But advocates are also concerned that the department is rushing headlong into change and not examining whether the special education reforms could be implemented in a way that’s better for students with special needs.

“We’re worried that schools don’t get what’s expected of them and that they have not gotten the support they need — and that they are not going to get the ongoing support that they need,” Moroff said.

The City Council’s education committee is holding a hearing about the special education reforms June 12.

What's Your Education Story?

As the 2018 school year begins, join us for storytelling from Indianapolis educators

PHOTO: Dylan Peers McCoy/Chalkbeat
Sarah TeKolste, right, and Lori Jenkins at a Teacher Story Slam, in April.

In partnership with Teachers Lounge Indy, Chalkbeat is hosting another teacher story slam this fall featuring educators from across the city.

Over the past couple of years, Chalkbeat has brought readers personal stories from teachers and students through the events. Some of our favorites touched on how a teacher won the trust of her most skeptical student, why another teacher decided to come out to his students, and one educator’s call to ramp up the number of students pursuing a college education.

The event, 5:30 p.m. Thursday, Sept. 13, is free and open to the public — please RSVP here.

Event details:

5:30 p.m. to 7:30 p.m.
Thursday, Sept. 13, 2018
Tube Factory artspace
1125 Cruft St., Indianapolis, IN 46203
Get tickets here and find more on Facebook

More in What's Your Education Story?

School safety

Hiring more security officers in Memphis after school shootings could have unintended consequences

PHOTO: Jahi Chikwendiu/The Washington Post/Getty Images

Tennessee’s largest district, Shelby County Schools, is slated to add more school resource officers under the proposed budget for next school year.

Superintendent Dorsey Hopson earmarked $2 million to hire 30 school resource officers in addition to the 98 already in some of its 150-plus schools. The school board is scheduled to vote on the budget Tuesday.

But an increase in law enforcement officers could have unintended consequences.

A new state law that bans local governments from refusing to cooperate with federal immigration officials could put school resource officers in an awkward position.

Tennessee Education Commissioner Candice McQueen recently reminded school personnel they are not obligated to release student information regarding immigration status. School resource officers employed by police or sheriff’s departments, however, do not answer to school districts. Shelby County Schools is still reviewing the law, but school board members have previously gone on the record emphasizing their commitment to protecting undocumented students.

“Right now we are just trying to get a better understanding of the law and the impact that it may have,” said Natalia Powers, a district spokeswoman.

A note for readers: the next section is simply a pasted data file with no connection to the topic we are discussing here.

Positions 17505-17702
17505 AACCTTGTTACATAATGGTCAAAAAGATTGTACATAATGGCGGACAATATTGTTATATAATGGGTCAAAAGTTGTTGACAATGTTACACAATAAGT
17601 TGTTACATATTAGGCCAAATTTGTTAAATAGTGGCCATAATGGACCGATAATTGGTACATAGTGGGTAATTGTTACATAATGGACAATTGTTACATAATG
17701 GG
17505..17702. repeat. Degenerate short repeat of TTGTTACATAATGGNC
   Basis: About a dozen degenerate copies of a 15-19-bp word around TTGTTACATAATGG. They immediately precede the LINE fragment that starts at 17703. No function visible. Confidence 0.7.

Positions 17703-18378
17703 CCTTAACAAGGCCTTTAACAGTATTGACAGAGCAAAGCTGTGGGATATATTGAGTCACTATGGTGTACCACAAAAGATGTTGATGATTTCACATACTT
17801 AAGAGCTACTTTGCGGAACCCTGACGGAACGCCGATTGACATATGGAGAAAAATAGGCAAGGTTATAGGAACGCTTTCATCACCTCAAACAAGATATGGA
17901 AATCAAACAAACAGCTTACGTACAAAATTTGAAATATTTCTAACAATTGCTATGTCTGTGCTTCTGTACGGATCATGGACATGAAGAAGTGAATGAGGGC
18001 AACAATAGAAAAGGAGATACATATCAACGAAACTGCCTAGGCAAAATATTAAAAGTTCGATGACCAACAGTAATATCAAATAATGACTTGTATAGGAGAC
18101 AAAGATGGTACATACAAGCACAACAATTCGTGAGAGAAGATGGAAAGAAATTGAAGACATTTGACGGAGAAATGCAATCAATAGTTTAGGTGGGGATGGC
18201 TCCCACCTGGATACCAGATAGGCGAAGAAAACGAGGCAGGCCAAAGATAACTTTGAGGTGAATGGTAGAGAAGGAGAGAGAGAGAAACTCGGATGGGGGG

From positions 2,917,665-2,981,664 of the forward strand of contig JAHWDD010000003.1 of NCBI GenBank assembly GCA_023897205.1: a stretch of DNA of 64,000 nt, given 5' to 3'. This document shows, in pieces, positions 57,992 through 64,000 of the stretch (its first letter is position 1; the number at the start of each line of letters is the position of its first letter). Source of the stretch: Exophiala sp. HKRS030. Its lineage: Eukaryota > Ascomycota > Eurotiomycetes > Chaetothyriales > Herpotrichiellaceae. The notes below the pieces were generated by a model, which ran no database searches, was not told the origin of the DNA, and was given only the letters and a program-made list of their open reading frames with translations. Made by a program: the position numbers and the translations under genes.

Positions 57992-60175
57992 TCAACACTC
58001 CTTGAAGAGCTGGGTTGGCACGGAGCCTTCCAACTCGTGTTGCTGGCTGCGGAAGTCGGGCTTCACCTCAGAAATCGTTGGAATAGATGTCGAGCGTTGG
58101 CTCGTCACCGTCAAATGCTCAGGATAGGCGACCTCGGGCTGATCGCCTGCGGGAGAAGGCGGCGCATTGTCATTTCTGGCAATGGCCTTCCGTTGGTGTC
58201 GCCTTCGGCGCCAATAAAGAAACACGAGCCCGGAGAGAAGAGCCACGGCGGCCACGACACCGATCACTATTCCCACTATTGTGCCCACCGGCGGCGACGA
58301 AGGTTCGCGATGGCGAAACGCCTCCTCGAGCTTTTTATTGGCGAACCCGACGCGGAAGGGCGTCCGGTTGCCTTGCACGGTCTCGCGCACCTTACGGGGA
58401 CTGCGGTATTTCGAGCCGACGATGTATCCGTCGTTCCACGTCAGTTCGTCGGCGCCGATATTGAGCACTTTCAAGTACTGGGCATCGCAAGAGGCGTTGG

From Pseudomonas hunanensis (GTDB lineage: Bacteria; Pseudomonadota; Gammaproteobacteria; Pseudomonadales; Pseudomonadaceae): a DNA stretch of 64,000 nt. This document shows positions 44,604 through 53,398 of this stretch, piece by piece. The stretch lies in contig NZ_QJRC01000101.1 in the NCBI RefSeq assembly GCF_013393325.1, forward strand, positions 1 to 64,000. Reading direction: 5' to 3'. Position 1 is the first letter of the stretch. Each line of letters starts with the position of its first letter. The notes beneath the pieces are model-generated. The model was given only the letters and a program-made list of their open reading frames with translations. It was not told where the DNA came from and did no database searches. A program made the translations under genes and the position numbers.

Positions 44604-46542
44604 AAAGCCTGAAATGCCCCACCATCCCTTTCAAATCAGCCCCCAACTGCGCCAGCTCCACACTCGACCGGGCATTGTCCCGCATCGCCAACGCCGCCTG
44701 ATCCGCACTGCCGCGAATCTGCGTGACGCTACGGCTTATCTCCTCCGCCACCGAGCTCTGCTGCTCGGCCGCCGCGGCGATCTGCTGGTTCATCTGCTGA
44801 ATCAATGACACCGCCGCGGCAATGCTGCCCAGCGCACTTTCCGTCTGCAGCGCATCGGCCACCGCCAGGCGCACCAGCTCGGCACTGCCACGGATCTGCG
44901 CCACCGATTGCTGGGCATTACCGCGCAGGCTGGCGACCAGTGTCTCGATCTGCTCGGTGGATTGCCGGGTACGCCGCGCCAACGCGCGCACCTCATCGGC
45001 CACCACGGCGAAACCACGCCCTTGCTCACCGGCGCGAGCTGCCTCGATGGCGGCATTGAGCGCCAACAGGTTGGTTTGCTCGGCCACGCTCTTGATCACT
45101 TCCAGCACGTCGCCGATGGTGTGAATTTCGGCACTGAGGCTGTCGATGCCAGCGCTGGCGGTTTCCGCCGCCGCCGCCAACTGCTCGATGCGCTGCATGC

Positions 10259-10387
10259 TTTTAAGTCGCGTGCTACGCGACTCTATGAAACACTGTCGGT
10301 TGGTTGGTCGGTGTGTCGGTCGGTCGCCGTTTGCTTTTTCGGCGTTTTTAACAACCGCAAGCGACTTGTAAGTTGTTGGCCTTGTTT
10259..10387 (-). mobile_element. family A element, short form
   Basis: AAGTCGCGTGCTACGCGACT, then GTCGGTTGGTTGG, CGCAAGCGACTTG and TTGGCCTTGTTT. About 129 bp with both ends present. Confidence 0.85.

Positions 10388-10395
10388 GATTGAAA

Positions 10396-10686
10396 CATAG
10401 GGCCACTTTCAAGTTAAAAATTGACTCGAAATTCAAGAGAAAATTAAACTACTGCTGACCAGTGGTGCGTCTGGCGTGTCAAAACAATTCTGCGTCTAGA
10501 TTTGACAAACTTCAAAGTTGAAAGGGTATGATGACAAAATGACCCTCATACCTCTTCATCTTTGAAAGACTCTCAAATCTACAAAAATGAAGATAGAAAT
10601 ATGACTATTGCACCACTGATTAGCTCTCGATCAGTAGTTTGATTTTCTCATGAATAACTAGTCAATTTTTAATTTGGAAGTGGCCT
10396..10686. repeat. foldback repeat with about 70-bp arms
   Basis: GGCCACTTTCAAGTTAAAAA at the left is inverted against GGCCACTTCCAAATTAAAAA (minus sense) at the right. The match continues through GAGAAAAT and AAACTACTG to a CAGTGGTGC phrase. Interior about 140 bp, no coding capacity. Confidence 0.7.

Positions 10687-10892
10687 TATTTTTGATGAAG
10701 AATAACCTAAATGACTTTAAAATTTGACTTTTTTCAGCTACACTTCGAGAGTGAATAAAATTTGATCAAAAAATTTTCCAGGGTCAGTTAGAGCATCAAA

Also, incidents of excessive force and racial bias toward black students have cropped up in recent years. Two white Memphis officers were fired in 2013 after hitting a black student and wrestling her to the ground because she was “yelling and cussing” on school grounds. And mothers of four elementary school students recently filed a lawsuit against a Murfreesboro officer who arrested them at school in 2016 for failing to break up a fight that occurred off-campus.

Just how common those incidents are in Memphis is unclear. In response to Chalkbeat’s query for the number and type of complaints in the last two school years, Shelby County Schools said it “does not have any documents responsive to this request.”

Currently, 38 school resource officers are sheriff’s deputies, and the rest are security officers hired by Shelby County Schools. The officers respond and work to prevent criminal activity in all high schools and middle schools, Hopson said. The 30 additional officers would augment staffing at some schools and for the first time, branch out to some elementary schools. Hopson said those decisions will be based on crime rates in surrounding neighborhoods and school incidents.

Hopson’s initial recommendation for more school resource officers was in response to the school shooting in Parkland, Florida, that killed 17 people and sparked a wave of student activism on school safety, including in Memphis.

Gov. Bill Haslam’s recent $30 million budget boost would allow school districts across Tennessee to hire more law enforcement officers or improve building security. Measures to arm some teachers with guns or outlaw certain types of guns have fallen flat.


For more on the role and history of school resource officers in Tennessee, read our five things to know.


Sheriff’s deputies and district security officers meet weekly, said Capt. Dallas Lavergne of the Shelby County Sheriff’s Office. When the Memphis Police Department pulled their officers out of school buildings following the merger of city and county school systems, the county Sheriff’s Office replaced them with deputies.

All deputy recruits go through school resource officer training, and those who are assigned to schools get additional annual training. In a 2013 review of police academies across the nation, Tennessee was cited as the only state that had specific training for officers deployed to schools.